What Is Shoyu And What Does It Taste Like?

Let's broaden your mind today by introducing you to the world of soy sauce. Not just one soy sauce, but the many popular, unique, and delightful flavors they have. You're probably wondering what this has to do with shoyu. So, let's take a dip into the flavor pool.

There are multiple different kinds of soy sauce, whether Chinese-style or Japanese-style. It was first invented about 2,000 years ago during the Western Han dynasty of ancient China, per The Eater. It was later spread throughout East and Southeast Asia, where it became a staple food ingredient and condiment.

Soy sauce is a thin and somewhat bitter liquid that has become a popular dipping sauce as well as an ingredient in stir-fries, rice dishes, and sushi. But the real information is that there are different styles of soy sauce, and one of them is shoyu. Let's break it down.

What is shoyu?

If you have read this far, let's hope you at least know soy sauce is a component! Shoyu is actually just the Japanese-style of making it, per The Eater. Unlike regular soy sauce, or Chinese-style, it is not made with 100% soy and no other ingredients added. There is a difference in what goes into making it, says My Recipes.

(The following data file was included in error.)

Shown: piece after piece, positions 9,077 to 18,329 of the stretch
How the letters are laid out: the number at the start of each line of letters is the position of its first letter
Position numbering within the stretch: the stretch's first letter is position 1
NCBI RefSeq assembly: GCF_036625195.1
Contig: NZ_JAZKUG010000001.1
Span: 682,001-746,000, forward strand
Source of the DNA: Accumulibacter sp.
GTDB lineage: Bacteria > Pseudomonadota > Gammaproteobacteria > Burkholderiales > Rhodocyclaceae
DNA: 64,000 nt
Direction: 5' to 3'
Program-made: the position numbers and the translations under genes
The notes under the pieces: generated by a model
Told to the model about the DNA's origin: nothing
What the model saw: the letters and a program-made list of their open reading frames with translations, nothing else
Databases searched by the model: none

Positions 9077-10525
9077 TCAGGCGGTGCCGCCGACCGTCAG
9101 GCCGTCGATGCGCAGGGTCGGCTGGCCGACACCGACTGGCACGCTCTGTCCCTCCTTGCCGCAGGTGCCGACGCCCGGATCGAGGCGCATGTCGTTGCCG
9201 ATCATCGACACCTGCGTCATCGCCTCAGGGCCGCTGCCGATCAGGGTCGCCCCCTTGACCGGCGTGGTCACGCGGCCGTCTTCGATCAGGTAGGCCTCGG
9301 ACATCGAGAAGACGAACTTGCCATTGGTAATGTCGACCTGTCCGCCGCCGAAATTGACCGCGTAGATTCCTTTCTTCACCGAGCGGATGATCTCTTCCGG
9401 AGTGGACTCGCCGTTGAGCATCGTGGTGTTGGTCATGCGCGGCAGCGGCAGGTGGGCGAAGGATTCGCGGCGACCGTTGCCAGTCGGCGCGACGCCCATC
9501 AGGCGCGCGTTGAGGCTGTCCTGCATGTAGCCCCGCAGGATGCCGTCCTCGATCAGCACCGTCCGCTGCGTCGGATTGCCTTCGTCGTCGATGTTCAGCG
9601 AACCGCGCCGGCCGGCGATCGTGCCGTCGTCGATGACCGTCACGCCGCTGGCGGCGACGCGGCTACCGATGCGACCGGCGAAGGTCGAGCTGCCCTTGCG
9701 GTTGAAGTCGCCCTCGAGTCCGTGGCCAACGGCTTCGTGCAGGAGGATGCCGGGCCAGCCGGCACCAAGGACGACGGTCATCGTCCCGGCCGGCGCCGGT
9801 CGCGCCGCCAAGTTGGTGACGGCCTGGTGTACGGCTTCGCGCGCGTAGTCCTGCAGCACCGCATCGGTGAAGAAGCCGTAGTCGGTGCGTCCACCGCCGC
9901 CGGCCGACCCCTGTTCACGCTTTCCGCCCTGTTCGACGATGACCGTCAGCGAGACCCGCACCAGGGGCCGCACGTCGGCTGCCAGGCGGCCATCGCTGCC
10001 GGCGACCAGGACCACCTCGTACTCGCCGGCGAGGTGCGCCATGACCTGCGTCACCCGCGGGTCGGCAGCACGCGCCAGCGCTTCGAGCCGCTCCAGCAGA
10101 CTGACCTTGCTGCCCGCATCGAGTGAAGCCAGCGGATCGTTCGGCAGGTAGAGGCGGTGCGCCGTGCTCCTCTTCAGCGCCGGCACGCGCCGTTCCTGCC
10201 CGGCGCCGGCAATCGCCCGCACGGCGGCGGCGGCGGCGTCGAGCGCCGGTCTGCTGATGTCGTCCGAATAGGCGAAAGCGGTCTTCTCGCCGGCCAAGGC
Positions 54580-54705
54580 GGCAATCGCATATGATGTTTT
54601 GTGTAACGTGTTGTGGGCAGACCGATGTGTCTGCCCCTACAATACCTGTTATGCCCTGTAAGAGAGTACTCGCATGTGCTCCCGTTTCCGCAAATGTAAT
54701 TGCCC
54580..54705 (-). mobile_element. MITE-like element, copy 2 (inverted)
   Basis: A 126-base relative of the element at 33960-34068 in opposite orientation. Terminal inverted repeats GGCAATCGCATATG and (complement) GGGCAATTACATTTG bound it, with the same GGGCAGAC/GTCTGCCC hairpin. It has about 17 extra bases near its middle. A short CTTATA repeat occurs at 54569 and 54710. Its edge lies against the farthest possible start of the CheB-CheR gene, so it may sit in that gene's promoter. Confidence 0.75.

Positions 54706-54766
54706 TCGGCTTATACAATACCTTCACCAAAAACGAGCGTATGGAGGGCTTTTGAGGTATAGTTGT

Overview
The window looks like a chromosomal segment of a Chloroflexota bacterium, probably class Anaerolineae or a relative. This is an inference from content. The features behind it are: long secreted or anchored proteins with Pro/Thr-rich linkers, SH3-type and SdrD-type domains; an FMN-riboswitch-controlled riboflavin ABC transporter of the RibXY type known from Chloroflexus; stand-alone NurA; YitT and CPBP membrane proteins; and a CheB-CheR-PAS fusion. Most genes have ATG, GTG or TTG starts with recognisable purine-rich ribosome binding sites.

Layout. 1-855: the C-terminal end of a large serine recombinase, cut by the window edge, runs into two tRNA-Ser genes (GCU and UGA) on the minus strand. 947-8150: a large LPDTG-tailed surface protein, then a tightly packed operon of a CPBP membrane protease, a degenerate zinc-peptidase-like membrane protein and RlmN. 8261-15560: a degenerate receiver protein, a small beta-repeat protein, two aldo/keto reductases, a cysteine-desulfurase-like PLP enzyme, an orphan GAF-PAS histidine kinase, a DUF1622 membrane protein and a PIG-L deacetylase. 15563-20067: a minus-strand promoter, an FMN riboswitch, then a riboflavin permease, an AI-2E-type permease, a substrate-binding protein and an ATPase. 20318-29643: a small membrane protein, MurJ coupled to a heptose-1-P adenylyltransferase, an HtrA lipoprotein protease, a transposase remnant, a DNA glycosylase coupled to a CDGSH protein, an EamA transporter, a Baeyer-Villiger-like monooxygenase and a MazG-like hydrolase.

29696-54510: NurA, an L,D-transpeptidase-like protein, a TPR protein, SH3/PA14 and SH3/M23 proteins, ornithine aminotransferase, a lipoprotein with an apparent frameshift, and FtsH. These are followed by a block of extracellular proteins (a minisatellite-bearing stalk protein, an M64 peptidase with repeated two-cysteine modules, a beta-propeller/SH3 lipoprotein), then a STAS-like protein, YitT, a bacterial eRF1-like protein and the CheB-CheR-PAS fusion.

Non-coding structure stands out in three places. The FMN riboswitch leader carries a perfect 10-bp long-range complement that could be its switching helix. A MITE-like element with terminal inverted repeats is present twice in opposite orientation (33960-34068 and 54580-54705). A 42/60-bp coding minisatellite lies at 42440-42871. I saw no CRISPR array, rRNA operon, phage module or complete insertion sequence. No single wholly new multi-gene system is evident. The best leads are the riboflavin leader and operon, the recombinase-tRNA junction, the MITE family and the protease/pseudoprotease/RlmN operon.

Shoyu is actually a 50/50 mix of soybeans and wheat. This mix brings a different flavor and level of color to a dish compared to regular soy sauce. It actually can be light, also known as usukuchi, or dark, known as koikuchi. It all depends on the fermentation process. 

A very popular shoyu is called Kikkoman and the intricate fermentation process develops a unique flavor. A special Aspergillus mold is added to the soybeans and roasted wheat when being made, which produces a "koji" mash, says Kikkoman. After that, water and salt are added, and it is left alone for several months. Eventually, you end up with what you are dipping your dumplings in.

What does shoyu taste like?

Shoyu is a very complex sauce with a ton of flavor. For example, there are over 300 different flavor profiles, with some giving hints of vanilla, fruit, whiskey, and espresso, per Kikkoman. While it is hard to pinpoint an exact taste, there are so many it doesn't really matter!

Regular soy sauce is 100% soybeans and that's it, nothing else is added. As we said, shoyu has a bit more in it, which means the flavor is going to be a bit different. While the typical soy sauce you think of is usually saltier and stronger, shoyu tends to give a sweeter taste and a more subtle flavor, per The Eater.

The two popular kinds of shoyu are koikuchi and usukuchi, which you learned above as a light and dark version. Koikuchi is popular for its richness and is darker in color. It lends well to marinades and dips. Usukuchi is lighter and salty. When it's being made, a sweet rice wine is added, making it sweeter than its cousin, per My Recipes.

Other kinds of soy sauce